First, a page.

Moorhead, Minn. — Vice President Dick Cheney arrived on the campus of Minnesota State University-Moorhead, to a loud partisan crowd chanting "four more years."
Vice President Cheney focused much of his talk on foreign policy. He hammered away at Democratic opponent Sen. John Kerry's record on foreign affairs.
Cheney says Kerry's track record should concern voters.
"In 1984, when he ran for the Senate, he (Kerry) had a platform of cutting or eliminating a great many of the weapon systems that Ronald Reagan used to keep the peace and win the Cold War, that are used today to fight the global war on terror," said Cheney. "He was on the wrong side of those issues. In 1991, when Saddam Hussein invaded Kuwait and stood poised to dominate the Persian Gulf, John Kerry voted no."
The vice president took six questions from the audience. Cheney was asked about the administration's stance on trade agreements, especially how trade agreements affect the sugar industry. Cheney says sugar should be negotiated in the World Trade Organization.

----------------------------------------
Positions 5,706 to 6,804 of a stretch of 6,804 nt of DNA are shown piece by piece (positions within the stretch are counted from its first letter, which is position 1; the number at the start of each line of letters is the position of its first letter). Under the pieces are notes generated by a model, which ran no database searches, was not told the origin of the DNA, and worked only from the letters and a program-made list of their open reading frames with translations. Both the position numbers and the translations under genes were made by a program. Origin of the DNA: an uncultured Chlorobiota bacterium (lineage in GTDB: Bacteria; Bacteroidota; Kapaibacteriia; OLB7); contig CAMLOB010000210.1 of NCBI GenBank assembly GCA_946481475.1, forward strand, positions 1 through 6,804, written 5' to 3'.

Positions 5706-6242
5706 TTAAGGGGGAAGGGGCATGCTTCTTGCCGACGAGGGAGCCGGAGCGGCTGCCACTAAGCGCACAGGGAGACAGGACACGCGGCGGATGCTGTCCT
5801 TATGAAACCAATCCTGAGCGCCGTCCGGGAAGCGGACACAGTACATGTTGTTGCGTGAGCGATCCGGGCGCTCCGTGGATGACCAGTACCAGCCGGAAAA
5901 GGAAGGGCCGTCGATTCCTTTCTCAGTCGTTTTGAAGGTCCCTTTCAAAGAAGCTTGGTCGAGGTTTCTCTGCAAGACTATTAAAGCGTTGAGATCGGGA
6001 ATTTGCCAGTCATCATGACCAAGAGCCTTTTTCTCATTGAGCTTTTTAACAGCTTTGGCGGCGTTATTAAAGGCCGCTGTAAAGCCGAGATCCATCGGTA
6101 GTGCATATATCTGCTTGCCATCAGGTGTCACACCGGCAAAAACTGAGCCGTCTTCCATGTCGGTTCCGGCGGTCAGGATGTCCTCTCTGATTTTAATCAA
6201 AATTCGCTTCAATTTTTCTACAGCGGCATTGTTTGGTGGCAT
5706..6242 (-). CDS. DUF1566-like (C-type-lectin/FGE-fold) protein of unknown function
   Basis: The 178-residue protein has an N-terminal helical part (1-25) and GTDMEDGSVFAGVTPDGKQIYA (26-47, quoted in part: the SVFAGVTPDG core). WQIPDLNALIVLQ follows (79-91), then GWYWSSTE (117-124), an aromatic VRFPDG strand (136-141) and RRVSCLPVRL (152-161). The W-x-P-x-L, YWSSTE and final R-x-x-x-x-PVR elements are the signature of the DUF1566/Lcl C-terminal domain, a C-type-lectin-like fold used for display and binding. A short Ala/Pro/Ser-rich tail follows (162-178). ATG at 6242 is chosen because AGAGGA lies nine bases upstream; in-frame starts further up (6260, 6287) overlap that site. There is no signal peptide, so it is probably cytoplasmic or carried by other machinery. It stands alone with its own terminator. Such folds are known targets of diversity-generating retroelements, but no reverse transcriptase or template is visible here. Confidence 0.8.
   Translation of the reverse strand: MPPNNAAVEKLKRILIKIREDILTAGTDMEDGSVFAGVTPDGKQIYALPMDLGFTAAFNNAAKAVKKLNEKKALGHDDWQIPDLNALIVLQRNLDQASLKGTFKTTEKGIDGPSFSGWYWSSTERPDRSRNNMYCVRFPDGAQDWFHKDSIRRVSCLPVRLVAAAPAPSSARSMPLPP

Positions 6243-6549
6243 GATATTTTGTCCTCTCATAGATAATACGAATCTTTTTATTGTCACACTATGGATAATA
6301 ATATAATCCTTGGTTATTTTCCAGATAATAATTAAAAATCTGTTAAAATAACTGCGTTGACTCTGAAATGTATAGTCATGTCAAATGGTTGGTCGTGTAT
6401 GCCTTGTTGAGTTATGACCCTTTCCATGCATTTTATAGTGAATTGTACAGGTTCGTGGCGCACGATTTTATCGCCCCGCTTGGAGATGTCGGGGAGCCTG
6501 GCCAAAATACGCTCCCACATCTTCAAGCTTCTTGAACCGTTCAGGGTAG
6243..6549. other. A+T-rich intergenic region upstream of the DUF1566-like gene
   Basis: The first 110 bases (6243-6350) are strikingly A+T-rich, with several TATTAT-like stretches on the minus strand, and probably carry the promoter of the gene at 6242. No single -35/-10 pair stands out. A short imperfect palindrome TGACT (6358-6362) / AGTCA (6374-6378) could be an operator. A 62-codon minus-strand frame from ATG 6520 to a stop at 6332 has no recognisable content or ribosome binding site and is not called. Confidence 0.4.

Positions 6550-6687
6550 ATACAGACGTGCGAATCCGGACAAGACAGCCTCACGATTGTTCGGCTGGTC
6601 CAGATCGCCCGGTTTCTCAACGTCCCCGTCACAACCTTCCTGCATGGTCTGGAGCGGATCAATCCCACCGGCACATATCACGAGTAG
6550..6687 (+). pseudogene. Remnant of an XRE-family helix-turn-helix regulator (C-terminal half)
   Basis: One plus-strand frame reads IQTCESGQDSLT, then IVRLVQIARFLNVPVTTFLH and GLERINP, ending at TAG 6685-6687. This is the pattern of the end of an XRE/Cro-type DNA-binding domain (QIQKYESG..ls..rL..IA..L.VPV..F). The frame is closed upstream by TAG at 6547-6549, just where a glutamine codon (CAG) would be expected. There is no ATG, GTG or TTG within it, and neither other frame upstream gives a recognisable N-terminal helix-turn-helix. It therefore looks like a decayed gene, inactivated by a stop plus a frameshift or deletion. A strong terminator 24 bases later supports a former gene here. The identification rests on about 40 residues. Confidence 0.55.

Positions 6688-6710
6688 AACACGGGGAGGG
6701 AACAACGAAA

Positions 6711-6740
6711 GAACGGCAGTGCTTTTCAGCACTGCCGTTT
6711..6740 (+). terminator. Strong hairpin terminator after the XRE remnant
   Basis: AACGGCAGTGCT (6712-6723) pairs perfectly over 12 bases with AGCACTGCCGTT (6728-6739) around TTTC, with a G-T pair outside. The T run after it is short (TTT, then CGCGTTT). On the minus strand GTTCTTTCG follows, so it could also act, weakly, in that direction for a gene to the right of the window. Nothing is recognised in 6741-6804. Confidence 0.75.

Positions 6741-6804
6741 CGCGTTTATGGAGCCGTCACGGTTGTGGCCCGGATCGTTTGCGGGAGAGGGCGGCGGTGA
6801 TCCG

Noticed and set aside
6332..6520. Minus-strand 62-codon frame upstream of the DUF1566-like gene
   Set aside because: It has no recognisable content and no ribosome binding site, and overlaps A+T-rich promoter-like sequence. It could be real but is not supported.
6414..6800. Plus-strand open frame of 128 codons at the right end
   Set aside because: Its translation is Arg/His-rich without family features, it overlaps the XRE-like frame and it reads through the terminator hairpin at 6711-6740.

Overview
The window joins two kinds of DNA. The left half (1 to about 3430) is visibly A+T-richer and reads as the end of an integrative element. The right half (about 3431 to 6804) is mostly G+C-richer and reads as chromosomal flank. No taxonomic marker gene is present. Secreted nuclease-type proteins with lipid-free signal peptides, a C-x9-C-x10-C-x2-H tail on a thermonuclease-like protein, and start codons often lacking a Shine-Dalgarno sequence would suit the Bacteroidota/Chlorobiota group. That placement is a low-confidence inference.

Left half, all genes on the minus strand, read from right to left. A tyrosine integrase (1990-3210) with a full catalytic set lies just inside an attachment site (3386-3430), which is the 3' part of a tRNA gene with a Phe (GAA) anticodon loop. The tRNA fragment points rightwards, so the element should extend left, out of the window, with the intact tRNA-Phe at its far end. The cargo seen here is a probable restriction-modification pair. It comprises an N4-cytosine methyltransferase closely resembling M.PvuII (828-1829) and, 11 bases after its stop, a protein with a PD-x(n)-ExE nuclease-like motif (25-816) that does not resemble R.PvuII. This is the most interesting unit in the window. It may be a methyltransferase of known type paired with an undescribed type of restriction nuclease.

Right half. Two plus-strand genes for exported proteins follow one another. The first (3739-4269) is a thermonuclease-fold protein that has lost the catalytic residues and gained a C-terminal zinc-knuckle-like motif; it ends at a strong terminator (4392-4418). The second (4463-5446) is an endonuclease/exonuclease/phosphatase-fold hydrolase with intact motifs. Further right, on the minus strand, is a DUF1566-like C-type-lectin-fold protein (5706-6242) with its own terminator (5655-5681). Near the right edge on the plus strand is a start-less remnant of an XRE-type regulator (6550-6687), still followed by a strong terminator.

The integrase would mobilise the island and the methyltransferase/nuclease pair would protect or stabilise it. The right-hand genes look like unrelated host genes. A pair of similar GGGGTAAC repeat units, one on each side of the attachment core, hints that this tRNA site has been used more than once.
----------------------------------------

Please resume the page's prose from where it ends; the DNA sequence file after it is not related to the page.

"Working through the WTO, we got a commitment this past summer, from the Europeans to end their subsidy that they provide to sugar exports from Europe, which we think is a significant step forward and that was done in the context of the WTO round," Cheney said.
The vice president says trade negotiations are crucial for exports from the United States, but added the Bush administration is very sensitive on the sugar issue.
The message was popular with the partisan crowd.
Joe Provost says he didn't hear anything new during the speech. Provost describes himself as independent voter, who's made his decision.
"I actually vote mixed, but for the Presidency, definitely (I vote) for the Bush-Cheney ticket," Provost said. "I like to hear it from the man's mouth instead of hearing it through head pieces or the talking heads in the morning. So that was very reassuring and actually will help me to be able to talk intelligently to people around me, help convince some people who might be undecided."
A consistent message appeals to Julie Erickson. She's firmly in the Bush-Cheney camp.
"I heard a lot of the same of what they've been saying, you know he did a good job, I liked what he had to say," said Erickson. "I've been made up since the first go around four years ago."
Across the street from the auditorium where Vice President Cheney spoke a handful of protestors gathered. They chanted "eight more days," a reference to the number of days until the election.
Police say there were no clashes between protestors and Bush supporters.
Vice President Cheney will visit International Falls on Thursday. It's the first vice presidential stop in that city, since Walter Mondale came in 1979.